(734e) Development of a Modular, Small Molecule Responsive, Transcriptional Regulator Platform

Authors: 
Leonard, J. N., Northwestern University
Dalvie, N. C., Northwestern University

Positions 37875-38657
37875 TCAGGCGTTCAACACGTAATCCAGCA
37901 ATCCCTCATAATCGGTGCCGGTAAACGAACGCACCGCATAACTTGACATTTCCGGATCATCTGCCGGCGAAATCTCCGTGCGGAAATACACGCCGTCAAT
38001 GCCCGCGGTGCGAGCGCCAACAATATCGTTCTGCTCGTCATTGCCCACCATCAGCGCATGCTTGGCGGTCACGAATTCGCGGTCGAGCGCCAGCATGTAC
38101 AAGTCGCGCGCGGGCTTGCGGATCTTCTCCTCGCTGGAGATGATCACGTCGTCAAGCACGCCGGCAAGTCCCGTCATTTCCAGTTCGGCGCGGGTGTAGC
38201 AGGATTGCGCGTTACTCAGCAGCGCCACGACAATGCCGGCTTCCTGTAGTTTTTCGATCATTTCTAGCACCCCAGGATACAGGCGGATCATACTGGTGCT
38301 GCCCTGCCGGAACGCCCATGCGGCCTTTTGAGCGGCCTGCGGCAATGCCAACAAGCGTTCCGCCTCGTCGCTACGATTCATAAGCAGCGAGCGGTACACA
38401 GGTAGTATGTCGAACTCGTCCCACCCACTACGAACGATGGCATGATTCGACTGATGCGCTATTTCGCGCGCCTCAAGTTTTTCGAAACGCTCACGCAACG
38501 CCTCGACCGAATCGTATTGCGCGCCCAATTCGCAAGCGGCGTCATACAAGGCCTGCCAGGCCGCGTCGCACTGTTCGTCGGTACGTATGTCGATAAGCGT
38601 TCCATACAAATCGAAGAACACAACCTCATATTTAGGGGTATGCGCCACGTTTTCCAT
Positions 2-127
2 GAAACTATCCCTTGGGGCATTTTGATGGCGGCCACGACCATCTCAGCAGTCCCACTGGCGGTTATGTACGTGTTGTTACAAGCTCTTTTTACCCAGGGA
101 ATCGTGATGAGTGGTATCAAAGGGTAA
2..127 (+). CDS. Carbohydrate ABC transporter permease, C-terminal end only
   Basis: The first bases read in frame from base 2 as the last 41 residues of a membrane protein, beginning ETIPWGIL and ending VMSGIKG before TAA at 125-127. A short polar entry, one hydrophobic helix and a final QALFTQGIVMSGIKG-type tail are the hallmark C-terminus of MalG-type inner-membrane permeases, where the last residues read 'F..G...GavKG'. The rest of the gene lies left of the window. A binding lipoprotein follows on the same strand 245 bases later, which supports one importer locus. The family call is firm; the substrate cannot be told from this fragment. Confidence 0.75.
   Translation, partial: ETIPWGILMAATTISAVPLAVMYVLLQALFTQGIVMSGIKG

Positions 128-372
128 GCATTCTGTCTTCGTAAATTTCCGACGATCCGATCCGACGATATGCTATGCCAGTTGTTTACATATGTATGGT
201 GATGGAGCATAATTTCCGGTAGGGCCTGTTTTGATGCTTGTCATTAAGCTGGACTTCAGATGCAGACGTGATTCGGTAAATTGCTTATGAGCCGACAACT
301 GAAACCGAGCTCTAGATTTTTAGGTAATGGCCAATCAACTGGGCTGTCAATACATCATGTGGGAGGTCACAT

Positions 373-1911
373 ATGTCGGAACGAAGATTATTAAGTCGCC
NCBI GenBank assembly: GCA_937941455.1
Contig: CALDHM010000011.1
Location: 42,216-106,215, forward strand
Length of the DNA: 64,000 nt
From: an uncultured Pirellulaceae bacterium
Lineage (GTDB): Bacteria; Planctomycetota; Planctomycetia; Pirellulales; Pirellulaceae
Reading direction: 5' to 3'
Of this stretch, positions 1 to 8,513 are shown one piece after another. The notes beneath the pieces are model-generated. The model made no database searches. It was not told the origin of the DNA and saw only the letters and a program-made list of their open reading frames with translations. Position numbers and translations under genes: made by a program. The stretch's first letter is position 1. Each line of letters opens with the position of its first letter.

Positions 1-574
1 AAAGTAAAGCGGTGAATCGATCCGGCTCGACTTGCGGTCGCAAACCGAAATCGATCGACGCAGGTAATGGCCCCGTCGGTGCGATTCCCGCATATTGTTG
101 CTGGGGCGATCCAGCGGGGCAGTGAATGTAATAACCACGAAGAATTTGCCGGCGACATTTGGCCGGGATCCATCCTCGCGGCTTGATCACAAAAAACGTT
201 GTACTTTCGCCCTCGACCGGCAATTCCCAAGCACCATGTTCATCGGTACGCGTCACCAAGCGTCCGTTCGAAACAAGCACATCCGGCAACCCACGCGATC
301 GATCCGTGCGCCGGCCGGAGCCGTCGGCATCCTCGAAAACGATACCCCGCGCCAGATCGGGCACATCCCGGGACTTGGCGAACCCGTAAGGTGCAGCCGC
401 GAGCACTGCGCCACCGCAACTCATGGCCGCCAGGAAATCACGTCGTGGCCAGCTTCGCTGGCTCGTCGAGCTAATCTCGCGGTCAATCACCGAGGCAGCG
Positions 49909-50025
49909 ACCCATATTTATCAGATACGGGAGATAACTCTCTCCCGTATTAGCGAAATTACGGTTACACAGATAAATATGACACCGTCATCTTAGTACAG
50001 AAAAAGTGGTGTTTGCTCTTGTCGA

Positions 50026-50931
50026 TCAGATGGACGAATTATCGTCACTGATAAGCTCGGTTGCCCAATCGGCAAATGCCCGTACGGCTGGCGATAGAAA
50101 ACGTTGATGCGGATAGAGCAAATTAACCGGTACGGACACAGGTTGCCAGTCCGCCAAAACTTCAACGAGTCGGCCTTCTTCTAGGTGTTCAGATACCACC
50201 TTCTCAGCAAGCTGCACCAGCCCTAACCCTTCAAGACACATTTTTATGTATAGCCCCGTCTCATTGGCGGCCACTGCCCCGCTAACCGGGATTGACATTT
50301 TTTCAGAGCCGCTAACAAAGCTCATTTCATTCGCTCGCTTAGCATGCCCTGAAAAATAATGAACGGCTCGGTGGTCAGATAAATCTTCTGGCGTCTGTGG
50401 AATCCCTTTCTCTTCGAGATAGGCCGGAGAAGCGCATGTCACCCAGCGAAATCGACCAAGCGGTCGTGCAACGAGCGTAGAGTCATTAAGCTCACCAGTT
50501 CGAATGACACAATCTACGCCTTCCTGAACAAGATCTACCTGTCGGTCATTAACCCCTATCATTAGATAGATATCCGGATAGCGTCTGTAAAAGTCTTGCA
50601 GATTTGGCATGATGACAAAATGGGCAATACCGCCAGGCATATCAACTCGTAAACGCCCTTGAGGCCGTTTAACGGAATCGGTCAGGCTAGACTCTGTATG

Our ability to engineer microbial factories has accelerated as new technologies have enabled rapid mining of biological diversity and high throughput synthesis of novel ensembles of enzymatic pathways. To date, however, it remains challenging to monitor the presence of metabolites in individual cells, outside of the situations in which a natural metabolite-responsive transcriptional regulator has evolved and been identified. Such naturally occurring biosensors have proven useful in applications including both screening of high-dimensional libraries and engineering feedback control to optimize biosynthesis. To help address this need for novel biosensors, we have developed a modular and general approach for engineering novel transcriptional regulators that are actuated by the presence or absence of metabolites of interest – the Small molecule Responsive Transcriptional Regulator (SmaRTR) biosensor platform. The central goal of this approach is to develop a systematic strategy for converting proteins that bind small molecules into proteins that bind a target DNA sequence in a manner that depends on whether those small molecules are present. In our initial evaluation of this strategy, we utilized the BCR-ABL1 zinc finger protein as a model DNA-binding domain. We built and characterized a library of promoters including BCR-ABL1 binding sites at various positions to elucidate which promoter design features are most important for achieving effective zinc finger mediated-transcriptional repression. Then, we evaluated several strategies for converting the well-characterized maltose binding protein (MBP), a model of a ligand-binding protein, into a novel maltose-actuated transcription factor that regulates gene expression in a ligand-dependent manner. Our investigations using this model system resulted in several robust and functional novel biosensors, establishing the fundamental feasibility of the SmaRTR approach. We also elucidated protein and promoter engineering strategies that may ultimately be broadly applicable to developing a range of engineered biosensors. Ultimately, this technology may be harnessed to generate quantitative insights into metabolite dynamics in living cells, provide new tools for high throughput screening, and enable improved biomanufacturing through implementation of metabolic feedback control.